If you were asked to choose one out of the 782 innings that Sachin Tendulkar played for India, as the one which affirmed his status as a world beater I would expect you to scoff at the question, even throw cuss words at me and if and only if you are as patient as a tortoise maybe you won't end up slapping me. But his twin hundreds in Sharjah against the formidable Australians within three days in the two final games of the Coca-Cola triangular trophy, in my opinion, affirmed his status as a cricketing god in India. The first of these two tons was interrupted when play was halted due to a sandstorm that swept across the ground reducing India's target marginally. While India still fell short of the target, Sachin's Desert Storm had made sure that the Men in Blue pipped the third side New Zealand to set up the final against the Kangaroos two days later. In that final, the Desert Storm raged again but this time it only hurt the Aussies as Sachin's scintillating 134 blew them away.
When Steve Waugh's Australians - who were on a 15 Tests winning streak - arrived in India in 2001, the gritty skipper called it the 'final frontier', a term borne out of the fact that the visitors had not won a Test series in the country for the past 31 years. But even the stoic Waugh wouldn't have imagined that with the streak being extended to 16 and India following on in the second Test at the Eden Gardens, the final frontier would show its true colours. After VVS Laxman produced the innings of his life, Harbhajan's off-spin left the Kangaroos spellbound as they succumbed to an eventual 1-2 series loss still unable to conquer the ultimate challenge. In some ways, for Virat Kohli, the upcoming four Tests in Australia are similar to the challenge Waugh had faced in 2001. Because, mind you, India are yet to win a Test series in Australia in their cricket history.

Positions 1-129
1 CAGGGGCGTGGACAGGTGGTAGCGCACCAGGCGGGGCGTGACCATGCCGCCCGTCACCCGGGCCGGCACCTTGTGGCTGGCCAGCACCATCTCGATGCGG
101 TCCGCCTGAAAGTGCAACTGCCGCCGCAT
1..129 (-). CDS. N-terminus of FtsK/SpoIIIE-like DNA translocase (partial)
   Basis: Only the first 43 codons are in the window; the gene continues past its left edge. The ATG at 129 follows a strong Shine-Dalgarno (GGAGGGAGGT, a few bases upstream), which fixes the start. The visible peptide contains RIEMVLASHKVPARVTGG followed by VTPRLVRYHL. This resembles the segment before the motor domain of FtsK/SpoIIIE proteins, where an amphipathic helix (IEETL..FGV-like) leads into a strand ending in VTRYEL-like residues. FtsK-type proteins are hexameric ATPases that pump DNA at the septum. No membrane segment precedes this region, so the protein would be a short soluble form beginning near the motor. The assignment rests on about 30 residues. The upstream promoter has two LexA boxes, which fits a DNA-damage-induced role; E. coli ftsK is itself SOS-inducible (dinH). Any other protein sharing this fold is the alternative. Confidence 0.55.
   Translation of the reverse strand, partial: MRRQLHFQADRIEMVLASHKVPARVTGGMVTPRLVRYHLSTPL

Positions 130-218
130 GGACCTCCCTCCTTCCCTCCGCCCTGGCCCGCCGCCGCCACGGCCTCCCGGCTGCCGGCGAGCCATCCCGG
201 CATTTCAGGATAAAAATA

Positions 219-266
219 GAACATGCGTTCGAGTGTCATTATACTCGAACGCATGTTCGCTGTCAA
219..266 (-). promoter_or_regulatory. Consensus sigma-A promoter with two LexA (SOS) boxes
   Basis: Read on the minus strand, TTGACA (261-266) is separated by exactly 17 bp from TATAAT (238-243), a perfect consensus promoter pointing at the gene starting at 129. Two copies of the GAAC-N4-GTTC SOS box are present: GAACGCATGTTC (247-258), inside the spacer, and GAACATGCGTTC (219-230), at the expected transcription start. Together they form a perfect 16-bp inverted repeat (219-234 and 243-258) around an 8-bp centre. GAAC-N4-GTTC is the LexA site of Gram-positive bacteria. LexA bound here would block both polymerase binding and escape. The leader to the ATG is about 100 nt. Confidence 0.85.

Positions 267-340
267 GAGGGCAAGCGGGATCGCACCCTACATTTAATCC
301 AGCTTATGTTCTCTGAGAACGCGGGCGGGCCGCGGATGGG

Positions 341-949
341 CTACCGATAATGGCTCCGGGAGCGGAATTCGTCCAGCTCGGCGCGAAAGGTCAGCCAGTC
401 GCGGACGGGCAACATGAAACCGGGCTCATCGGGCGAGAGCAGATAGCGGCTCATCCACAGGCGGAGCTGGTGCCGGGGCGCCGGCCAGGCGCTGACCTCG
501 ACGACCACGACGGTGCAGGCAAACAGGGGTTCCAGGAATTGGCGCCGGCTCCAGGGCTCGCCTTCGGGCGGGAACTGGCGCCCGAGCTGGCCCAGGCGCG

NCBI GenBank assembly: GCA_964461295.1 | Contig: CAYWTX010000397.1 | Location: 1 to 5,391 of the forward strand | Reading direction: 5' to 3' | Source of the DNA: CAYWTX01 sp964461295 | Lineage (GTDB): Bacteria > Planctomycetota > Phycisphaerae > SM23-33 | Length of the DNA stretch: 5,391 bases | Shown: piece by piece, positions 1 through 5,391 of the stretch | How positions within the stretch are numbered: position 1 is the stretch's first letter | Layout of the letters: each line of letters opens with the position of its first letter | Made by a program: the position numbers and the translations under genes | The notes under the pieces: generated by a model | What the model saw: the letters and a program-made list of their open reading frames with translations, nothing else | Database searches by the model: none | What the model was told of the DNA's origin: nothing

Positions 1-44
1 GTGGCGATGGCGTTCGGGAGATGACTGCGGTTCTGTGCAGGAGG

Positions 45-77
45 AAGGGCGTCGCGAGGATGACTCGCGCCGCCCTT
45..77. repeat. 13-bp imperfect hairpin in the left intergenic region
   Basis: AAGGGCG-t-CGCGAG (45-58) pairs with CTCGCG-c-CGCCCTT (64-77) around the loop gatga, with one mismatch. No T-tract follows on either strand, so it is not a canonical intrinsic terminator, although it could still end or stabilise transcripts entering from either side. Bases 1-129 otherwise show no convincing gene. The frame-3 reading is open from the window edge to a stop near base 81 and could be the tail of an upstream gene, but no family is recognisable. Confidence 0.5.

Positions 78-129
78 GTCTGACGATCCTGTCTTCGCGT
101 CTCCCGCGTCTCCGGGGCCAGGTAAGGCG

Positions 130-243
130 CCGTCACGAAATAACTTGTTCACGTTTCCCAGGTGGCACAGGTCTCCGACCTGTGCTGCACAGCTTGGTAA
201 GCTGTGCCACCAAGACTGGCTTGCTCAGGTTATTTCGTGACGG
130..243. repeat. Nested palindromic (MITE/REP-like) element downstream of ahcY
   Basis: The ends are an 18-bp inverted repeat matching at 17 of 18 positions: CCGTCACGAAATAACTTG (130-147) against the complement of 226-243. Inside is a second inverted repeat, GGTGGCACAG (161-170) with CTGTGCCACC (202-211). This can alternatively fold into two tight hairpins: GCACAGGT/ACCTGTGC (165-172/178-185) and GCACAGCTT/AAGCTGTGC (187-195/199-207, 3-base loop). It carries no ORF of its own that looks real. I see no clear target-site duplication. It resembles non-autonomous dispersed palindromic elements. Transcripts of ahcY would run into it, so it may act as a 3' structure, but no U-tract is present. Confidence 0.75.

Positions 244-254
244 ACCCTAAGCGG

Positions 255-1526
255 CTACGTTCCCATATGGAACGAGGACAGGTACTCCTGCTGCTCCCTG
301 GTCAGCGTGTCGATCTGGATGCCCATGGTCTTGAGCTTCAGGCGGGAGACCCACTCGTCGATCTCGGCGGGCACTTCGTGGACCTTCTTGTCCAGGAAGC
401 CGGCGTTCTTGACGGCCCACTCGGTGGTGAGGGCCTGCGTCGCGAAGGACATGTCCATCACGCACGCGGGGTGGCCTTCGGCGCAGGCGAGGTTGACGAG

The controversy to top all controversies. The incident that showed the full might of the BCCI. The event that changed the equations in world cricket forever. After Aussie middle-order batsman Andrew Symonds alleged that Indian off-spinner Harbhajan Singh had called him a 'monkey' during the Sydney Test in 2007-08, tensions flared up quickly between the two rivals leading to a situation where India threatened to pull out of the tour if the three-match ban slapped on Singh was upheld. BCCI flexed its muscles and the ICC winked leading to the ban being overturned but it did leave the Australian cricketers seething. The incident was, without doubt, the lowest point in the history of India-Australia cricket history.
"How many times have you tried cheating in a Test match? Twice. Were you caught? Yes, both times." These are not quotes but the statements are factually true when you consider the actions of the now-banned ex-Australia captain Steven Smith whose first Test series as skipper on Indian soil was marred by the 'brain-fade' incident. On the 2017 tour of India with the series on the line, Smith looked up at the Bangalore players' balcony in hope of getting a clue regarding appealing for a DRS review after he was given out by the on-field umpires. When the Indian players noticed it, they raised a furore forcing the umpires to send the opposition captain back to pavilion with a warning. Later in the press conference, he accepted the charge calling it a 'brain-fade' on his part. Just about a year later another error in judgement in South Africa led to him being banished out of the international circuit for a year. One can only hope that Smith has learned his lesson now.